I dunno the details but AFAIK the collateral is not about confiscation, but more like a GELOC that Greece can use to refinance becuase the collateral is rising in price too, no?

I think its not denominated in weight or fixed currency price. AKA if Greece defaults down the road on whatever they owe outstanding at the time, they have gold in fiat pricing terms backing it up. Like if they default on 100 billion in 2016, they owe 100 billion, and its backed by the gold. So Greece could refinance its gold (a GELOC if no freegold yet) or sell it (if the freegold price is in effect) to make good on any defaulted amount. I do not think Greece pledged the gold at a fixed weight or a fixed price - I view it pretty much the exact opposite as Victor does above.

Think like a HELOC for gold - you borrow against the equity in your house, and its secured by your house. But if you can't repay and risk default, sure you could sell your house to pay off the principal, or you could also refinance (like maybe if you think your house will keep appreciating).

I think Lisa is right in that to provides Greece incentive to not default. But I don't think it is because they fear their gold being confiscated at current paper market pricing.

JR said...

Might promoting the use of gold as collateral boost its profile and assist the upward movement in its price, effectively letting the market do much of the heavy lifting (as opposed to revaluing it yourself?). As the $IMFS system of debt fails, good collateral becomes more important/precious/valued, and what better collateral is there?

Just a thought.

/SleepingVillage/ said...

Makes sense to me, JR. The people running this show are pretty crafty. I would be disappointed if they were not using deep psychological tactics on some kind of level. You might liken it to a 4 dimensional game of chess perhaps.

Which is why I like to read into some of the words they drop at times.

Which is why I need winter hobby and shows I probably dropped too much acid...

Reven said...

Why is marking gold to market so important? We all know what the paper price of the US gold hoard is. If the US started to mark to market, what would change?

victorthecleaner said...

Reven,

let me play JR:

5/3/98 ANOTHER (THOUGHTS!)

[...] Mr. Kosares, Your friend thinks much of this gold owned by the USA. It could be used to back the dollar up to 25%, no? Many come to this thinking and hold a secure thought, that as last resort, this gold will save the day! I think, many persons never gained the understanding that the American gold is kept by the “Treasury”, not the maker of your money, “The Federal Reserve”. It is there for good reason, as the present world currency system is not a function of American law! If the US were to place gold in the hands of the US/CB as reserves for the dollar, the BIS could claim it! It is, as a point of contention and of no real use. I think not a war would come of this claim, if it should happen! As the world currencies are now, a “new dollar” would be needed if gold were used as reserves! The present dollar would then, truly be as “paper for the wall”

Victor

Robert Mix said...

Here's another version of Gangsta Paradise, sort of:

http://eipnetworks.com/AlgoreParadise.mp3

JR said...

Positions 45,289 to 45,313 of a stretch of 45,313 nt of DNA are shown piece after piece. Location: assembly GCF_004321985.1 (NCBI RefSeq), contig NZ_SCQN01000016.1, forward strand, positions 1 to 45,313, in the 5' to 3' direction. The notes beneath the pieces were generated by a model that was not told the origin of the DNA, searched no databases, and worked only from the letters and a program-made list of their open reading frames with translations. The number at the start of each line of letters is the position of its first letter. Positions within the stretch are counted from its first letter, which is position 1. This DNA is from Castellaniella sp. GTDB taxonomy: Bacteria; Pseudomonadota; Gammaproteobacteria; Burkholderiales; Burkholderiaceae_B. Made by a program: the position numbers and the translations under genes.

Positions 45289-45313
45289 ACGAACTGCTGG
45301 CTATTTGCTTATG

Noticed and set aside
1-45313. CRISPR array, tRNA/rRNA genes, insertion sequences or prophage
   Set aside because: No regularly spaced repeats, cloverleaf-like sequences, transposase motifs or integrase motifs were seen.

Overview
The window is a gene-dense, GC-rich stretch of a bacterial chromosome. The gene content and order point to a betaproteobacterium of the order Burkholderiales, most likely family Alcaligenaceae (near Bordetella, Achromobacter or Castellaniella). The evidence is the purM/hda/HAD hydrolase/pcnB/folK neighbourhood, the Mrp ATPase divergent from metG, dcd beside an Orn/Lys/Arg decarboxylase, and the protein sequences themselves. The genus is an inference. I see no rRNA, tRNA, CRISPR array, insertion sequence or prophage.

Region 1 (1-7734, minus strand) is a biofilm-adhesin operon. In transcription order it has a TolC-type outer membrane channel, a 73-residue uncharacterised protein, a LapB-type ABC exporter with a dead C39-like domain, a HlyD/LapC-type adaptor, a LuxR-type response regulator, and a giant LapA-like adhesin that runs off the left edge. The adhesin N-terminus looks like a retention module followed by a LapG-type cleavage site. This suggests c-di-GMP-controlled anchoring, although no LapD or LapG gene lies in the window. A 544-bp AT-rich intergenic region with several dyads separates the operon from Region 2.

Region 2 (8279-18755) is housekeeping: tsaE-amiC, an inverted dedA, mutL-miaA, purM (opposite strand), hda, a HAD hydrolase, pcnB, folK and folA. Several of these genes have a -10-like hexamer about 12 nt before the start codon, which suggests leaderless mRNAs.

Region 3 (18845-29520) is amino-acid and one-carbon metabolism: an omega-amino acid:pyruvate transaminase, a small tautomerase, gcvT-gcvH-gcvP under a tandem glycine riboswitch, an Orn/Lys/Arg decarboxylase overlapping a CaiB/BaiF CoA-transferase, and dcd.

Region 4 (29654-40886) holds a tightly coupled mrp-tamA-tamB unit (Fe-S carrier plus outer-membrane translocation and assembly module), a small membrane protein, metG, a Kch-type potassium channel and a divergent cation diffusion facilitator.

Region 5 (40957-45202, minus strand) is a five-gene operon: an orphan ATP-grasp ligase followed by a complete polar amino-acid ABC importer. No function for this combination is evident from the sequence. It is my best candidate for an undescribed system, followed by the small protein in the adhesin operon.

Some context for the timeline sleuths out there (you have probably seen it anyway),

Trail Guide (8/26/2000; 21:44:27MT - usagold.com msg#: 35584)
Reply
Hello Henri,

Your post (Henri (08/26/00; 07:59:19MT - usagold.com msg#: 35549)----

-----------1) If $12 oil is incompatible with $320 gold, then $10 oil must have been extremely incompatible with $250 gold. To what extent was the recent explosion upward in oil prices a retaliation for continued downward manipulation of gold prices?----------------

Henri, most of this maneuvering took place prior to the Euro being secure. There was a lot at stake if the Euro fell apart at that time. Politically it went something like this:

a.(late 80s early to early 90s)

US and Europe worked together to bring gold prices down:
to make the dollar good in gold for oil and others
to allow some cheap physical purchases
to allow some long term contracts to be established
to allow the continued flow of oil at reasonable, economy supporting rates

paper gold had not inflated to anywhere near these current levels
so contracts were seen as supportable
so contracts and physical were seen on almost equal footing

b. (early 90s to mid 90s)

the supply of freegold on the official level was beginning to run short
so CBs sold openly mostly to each other to create gold selling impression
so mine forward selling was encouraged originally engaging mostly CB gold

major gold buyers were ready buyers with cash or lend able natural resources
so naked paper selling began to imitate CB supplied gold
so same naked paper selling supplied some mines forward sales contracts
so falling paper gold prices drew out old line/ non oil physical bullion in exchange for paper
so falling paper prices brought in cheap financiers to sell into this paper demand

market is flooded with new paper and begins to override it's original purpose
by now US knows the Euro will succeed and benefit from a rising physical gold price

c. (mid 90s to date)

US and Europe split,,,, BIS takes Euro side
US encourages London to join it in dollar support,,,, print more paper
Europe and BIS stand to enter the world physical markets if gold falls below $280 before Euro is born
Euro comes online